Starlink is also bulky and would not serve as a good option for backpacking types of travel. Starlink is best for those who are living out of their rigs.
Learn more about Starlink here and check out all of the different regional and world-wide plans available.
Cafes and Co-Working Spaces
We love working in co-working spaces and have met some awesome people from all over the world. What is a co-working space?
Co-working spaces are simply a comfortable and quiet place to work remotely while traveling that provide high speed internet. The majority of these places cost money to use and can vary from basic to rather luxurious.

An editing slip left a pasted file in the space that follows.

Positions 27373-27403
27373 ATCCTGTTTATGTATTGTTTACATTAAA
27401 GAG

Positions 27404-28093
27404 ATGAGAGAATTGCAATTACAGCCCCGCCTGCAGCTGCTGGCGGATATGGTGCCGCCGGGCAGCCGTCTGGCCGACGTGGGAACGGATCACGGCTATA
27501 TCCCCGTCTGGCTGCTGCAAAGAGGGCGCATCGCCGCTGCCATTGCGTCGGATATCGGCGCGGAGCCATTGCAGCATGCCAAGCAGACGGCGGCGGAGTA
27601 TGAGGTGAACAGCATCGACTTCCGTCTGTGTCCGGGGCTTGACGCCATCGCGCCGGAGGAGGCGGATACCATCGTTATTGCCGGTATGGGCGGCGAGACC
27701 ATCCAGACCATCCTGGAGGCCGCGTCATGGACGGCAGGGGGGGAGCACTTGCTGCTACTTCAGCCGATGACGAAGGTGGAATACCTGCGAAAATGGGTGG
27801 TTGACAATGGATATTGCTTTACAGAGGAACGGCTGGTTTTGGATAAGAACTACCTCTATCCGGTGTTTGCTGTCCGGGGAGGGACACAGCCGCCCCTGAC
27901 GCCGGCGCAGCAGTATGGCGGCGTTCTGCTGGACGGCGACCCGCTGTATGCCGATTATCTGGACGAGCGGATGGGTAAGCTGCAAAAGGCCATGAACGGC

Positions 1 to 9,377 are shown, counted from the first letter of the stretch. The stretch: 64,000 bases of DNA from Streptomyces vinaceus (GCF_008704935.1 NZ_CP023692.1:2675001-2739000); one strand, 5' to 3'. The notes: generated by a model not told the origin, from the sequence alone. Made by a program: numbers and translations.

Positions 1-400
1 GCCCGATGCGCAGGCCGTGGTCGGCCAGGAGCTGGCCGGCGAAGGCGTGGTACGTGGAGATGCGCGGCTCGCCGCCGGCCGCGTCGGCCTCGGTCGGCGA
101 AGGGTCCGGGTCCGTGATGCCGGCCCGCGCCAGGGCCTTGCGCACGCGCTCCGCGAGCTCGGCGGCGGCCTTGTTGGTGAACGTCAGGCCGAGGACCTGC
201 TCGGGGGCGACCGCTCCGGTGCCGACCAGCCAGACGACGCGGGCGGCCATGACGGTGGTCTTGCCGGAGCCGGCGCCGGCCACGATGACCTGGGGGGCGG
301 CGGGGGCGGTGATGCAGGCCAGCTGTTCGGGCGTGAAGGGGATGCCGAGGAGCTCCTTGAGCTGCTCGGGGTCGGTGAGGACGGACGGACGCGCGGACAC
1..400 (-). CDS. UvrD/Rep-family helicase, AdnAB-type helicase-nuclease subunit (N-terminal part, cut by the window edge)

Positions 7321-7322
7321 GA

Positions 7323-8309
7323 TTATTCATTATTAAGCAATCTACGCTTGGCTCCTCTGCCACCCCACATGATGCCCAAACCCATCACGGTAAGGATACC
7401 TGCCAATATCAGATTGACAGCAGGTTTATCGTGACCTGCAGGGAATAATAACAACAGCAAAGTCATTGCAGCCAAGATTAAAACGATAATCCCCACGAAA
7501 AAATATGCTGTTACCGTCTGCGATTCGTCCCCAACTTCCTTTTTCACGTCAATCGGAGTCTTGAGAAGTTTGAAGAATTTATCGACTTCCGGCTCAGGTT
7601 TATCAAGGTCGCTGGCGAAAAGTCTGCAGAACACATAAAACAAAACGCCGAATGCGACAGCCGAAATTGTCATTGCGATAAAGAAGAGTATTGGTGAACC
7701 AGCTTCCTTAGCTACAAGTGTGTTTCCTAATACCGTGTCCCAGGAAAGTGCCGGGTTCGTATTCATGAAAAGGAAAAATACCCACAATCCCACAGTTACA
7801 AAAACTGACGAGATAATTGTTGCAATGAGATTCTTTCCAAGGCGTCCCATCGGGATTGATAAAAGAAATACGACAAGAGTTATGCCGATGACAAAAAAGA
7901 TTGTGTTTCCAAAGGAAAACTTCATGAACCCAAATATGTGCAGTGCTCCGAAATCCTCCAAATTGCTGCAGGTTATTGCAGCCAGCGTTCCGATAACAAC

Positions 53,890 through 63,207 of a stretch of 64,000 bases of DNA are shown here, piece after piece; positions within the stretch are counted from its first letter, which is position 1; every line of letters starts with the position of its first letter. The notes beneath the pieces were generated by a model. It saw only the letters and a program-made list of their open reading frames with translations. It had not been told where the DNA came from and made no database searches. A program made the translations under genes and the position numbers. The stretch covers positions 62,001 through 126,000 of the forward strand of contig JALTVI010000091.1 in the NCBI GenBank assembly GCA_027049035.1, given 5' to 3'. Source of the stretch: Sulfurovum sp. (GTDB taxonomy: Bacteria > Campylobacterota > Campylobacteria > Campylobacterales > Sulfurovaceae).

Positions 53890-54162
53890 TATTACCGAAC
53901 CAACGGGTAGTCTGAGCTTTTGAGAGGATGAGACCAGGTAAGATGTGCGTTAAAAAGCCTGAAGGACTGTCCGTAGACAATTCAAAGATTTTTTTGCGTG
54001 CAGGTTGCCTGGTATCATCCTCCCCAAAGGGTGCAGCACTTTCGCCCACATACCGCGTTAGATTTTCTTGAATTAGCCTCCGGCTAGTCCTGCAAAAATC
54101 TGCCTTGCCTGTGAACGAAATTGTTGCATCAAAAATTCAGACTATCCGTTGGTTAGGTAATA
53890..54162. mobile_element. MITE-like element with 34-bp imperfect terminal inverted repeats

They have computers that you can use or just hook up to WiFi and many even have meeting rooms should you need to collaborate with other folks or hop on a Zoom meeting.
A simple google search will likely land any co-working spaces in your area.
We find these far better than your typically coffee shop where it’s easy to get distracted. When we need to crank out some hours co-working spots are ideal.
Nomadic Lifestyle Must Have Apps
iOverlander is our go to when traveling about in our overland truck and is a great way to find free places to stay the night.
Harvest Host will run you about $100 bucks a year but gets you access to wineries and breweries all over the country where you can camp for the night in your self contained camper or RV.
HipCamp is another subscription based service that gives you access to all sorts of camping options. The majority of these are private property or even just a driveway that you can rent for the night.
Google Maps and Maps.me